21. April 21, 2010 6:54 pm

    I’m more inclined to think that Zola employed satire and cynicism in his writing for the purpose of showing up the stereotypical notions entrenched in French culture. For me, Zola is one of the greats of Literature. What you see as sexism, I see as irony. :)

    • April 24, 2010 6:48 am

      You know…I can see an argument for Zola being ironic when we’re obviously in Mouret’s head. But the way Zola as narrator describes the female characters, and the storylines, particularly the focus on Denise’s purity and innocence, didn’t feel so ironic.

  22. April 22, 2010 8:39 am

    Hmm. I’ve noticed Zola’s sexism from reading The Kill (which I’ll be reviewing tomorrow) as well, and also in Nana it seemed to me. Although someone here raises an interesting point, it could be the wealthy and greedy that he dislikes, the women who are striving for false appearances instead of authenticity and honest work (like the poor people in Germinal). I’m glad you brought this up, there’s so much for me to think about in writing my review!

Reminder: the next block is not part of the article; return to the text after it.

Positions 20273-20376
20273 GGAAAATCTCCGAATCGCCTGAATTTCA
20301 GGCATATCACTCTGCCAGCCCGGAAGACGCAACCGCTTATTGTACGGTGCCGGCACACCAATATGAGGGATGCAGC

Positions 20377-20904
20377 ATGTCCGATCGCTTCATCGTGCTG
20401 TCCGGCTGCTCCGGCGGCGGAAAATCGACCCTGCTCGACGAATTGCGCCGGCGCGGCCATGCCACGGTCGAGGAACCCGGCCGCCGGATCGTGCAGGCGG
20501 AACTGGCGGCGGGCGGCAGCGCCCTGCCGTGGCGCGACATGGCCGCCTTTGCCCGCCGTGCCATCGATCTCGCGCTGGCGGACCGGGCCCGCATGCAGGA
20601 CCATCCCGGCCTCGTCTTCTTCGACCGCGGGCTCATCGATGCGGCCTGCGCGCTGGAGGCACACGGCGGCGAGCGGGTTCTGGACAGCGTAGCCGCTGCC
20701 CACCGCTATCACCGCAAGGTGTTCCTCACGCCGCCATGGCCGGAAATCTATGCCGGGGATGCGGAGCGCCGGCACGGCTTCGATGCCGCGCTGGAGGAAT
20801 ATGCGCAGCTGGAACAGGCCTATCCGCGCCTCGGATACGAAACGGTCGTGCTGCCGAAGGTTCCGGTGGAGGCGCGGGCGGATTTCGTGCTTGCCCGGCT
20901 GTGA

• April 24, 2010 6:51 am

      But is sexism ok as long as it’s against rich women? (Obviously, that’s rhetorical…I don’t think that’s why you’re arguing!) I’m off to check out your thoughts on The Kill.

  23. April 22, 2010 1:45 pm

    Thought provoking post! I’m currently reading The Belly of Paris for my review this week and I just love it — I’ll have to keep an eye out for sexism. There are some women who are pretty catty but I haven’t finished the book so I can’t judge it yet.

    • April 24, 2010 6:52 am

      Since this was my first Zola, I’m curious to hear what his other books are like! I’m glad you’re loving The Belly of Paris. :)

  24. April 23, 2010 12:54 am